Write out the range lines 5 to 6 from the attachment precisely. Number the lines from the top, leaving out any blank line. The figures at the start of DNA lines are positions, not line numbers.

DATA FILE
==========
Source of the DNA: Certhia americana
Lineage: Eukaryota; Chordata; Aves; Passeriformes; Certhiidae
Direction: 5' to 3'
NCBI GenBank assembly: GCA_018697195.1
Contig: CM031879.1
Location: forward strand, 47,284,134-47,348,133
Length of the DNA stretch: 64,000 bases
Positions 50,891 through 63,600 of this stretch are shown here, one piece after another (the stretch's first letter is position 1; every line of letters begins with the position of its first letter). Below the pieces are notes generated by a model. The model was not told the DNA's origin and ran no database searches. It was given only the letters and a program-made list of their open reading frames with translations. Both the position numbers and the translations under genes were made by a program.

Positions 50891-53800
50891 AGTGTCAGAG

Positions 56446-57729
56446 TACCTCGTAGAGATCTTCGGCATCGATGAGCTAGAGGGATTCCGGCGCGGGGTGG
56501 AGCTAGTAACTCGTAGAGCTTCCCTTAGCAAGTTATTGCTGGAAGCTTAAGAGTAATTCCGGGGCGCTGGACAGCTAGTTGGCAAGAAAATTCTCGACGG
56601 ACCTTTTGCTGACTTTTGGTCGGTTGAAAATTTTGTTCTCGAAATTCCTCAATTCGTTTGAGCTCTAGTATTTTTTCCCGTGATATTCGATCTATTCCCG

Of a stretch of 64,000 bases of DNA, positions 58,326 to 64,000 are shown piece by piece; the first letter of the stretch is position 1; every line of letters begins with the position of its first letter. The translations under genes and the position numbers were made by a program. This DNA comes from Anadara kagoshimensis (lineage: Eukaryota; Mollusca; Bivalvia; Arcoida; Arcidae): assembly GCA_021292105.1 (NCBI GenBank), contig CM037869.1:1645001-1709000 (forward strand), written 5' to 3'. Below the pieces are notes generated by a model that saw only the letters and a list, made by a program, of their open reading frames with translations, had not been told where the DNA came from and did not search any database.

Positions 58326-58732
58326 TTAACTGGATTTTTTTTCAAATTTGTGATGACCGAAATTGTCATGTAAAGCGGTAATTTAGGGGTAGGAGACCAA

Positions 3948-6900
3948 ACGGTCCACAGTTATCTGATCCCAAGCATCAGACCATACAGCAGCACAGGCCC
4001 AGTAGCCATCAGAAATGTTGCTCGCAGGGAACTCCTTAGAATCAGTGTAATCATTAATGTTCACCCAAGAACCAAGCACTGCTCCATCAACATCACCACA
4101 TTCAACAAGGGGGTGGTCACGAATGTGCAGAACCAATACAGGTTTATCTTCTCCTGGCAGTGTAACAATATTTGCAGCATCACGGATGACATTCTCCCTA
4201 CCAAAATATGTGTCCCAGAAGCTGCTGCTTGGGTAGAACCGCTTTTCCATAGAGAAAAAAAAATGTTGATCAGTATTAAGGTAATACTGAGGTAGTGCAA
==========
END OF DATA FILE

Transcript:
Contig: CM031879.1
Location: forward strand, 47,284,134-47,348,133